This really is unbelievable when you consider the university campus on its own merits. In many ways it was outdated, rough around the edges, dysfunctional, relatively isolated from South Wales’ urban centres, but it was ours. It wasn’t some former private school turned fancy institution, as it superficially appears in the series. It was primarily a campus occupied by young people studying either an arts degree or a sports degree, in the orbit of a still proudly working class town. It was a really beautiful place to live and study and that felt all the more important considering how academically maligned the courses taught there were. In fact, the campus was a large part of why I wanted to study there. I’d been to open days in London (Elephant & Castle) and Farnham but immediately felt these campuses were hostile to “someone like me”. Caerleon was different. It felt right and continued to feel right for the three years that followed. (I’m still in touch with the lecturers there.)
When it was reported that the campus had been sold off, it felt like this was partly why. We weren’t allowed to have nice things. The new base in Cardiff’s city centre might be better connected and immersed in local business infrastructures but Caerleon was special precisely because it felt like a haven apart from all that bullshit. It was a place to experiment — and we really did experiment.
This is not to say that a radical political sentiment died with the institution — it certainly wasn’t an institutionalised product — and thankfully many of the lecturers who encouraged this kind of engagement with the world remain on the staff — but I do not think that anyone would deny that decades of growth had been amputated without a second thought. The task became less one of extension and more one of rebuilding, and it was a task that had to be pursued under an intensification of the university’s mechanisms of bureaucratic anti-production.
With all of this in mind, it becomes very difficult not to be wholly cynical of a show like Sex Education, preaching radical but tellingly bougie politics of communication on the piss-soaked grave of a former polytechnic. Its politics are, of course, important, but so is the context in which they are contained and puppeteered. Take, for instance, Sex Education‘s persistent exploration of the politics of interpersonal consent. What becomes of this topic when it is dramatises on a site where the previous occupants were turfed off without any consultation? This may sound a bit too much like a Justin Murphy logic gate but surely if we are to take the show’s dramatic politics seriously we should be able to extend these politics beyond the fictional relationships of individuals and apply it to the very real situated politics of its location and the communities that called it home? Removed from its fictional bubble, the show becomes nothing but a parody of itself.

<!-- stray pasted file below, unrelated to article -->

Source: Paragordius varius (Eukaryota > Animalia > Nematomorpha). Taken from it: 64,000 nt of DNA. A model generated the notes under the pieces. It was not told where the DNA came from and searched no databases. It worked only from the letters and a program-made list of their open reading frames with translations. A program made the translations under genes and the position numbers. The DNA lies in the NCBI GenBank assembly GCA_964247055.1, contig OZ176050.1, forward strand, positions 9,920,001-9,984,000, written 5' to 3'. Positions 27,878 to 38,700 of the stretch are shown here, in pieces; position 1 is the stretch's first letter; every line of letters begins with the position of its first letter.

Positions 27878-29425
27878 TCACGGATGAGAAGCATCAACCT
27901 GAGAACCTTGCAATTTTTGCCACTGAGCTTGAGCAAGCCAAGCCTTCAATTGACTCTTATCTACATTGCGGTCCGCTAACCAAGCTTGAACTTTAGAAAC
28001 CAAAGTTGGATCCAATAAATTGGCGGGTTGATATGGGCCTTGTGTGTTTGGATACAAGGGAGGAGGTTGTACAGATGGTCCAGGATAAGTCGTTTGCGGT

It is this disparity that I thought of this morning whilst reading Will Davies’ Guardian op-ed on the persistent radicality of the humanities within neoliberal institutions. (The fact that Davies teaches at Goldsmiths probably goes someway towards explaining how he is able to write from an apparent bubble of hope. The historical continuum of HE experimentation that Davies gestures to has long been impotent, broadly speaking. If the government is now lopping off humanities courses, it is less a active culling and more a sign that neoliberalism has decided to stop playing with its already butchered food.)
Interestingly, Davies argues against the political right’s cooption of “a bogey-ideology known as ‘wokeness’, constructed by conservative commentators and ‘free speech’ advocates, [that] now serves as an all-purpose bin into which any form of activism, complaint or critical theory can be thrown.” The problem with this — and the article at large — is subtle. There is no denying that a cross-section of small-c and big-C conservatives in this country despise the persistent influence of the humanities, as Davies argues, but to say that ‘wokeness’ has been constructed by the right is wholly disingenuous. It is a term — both positively and negatively — that has the left’s fingerprints all over it.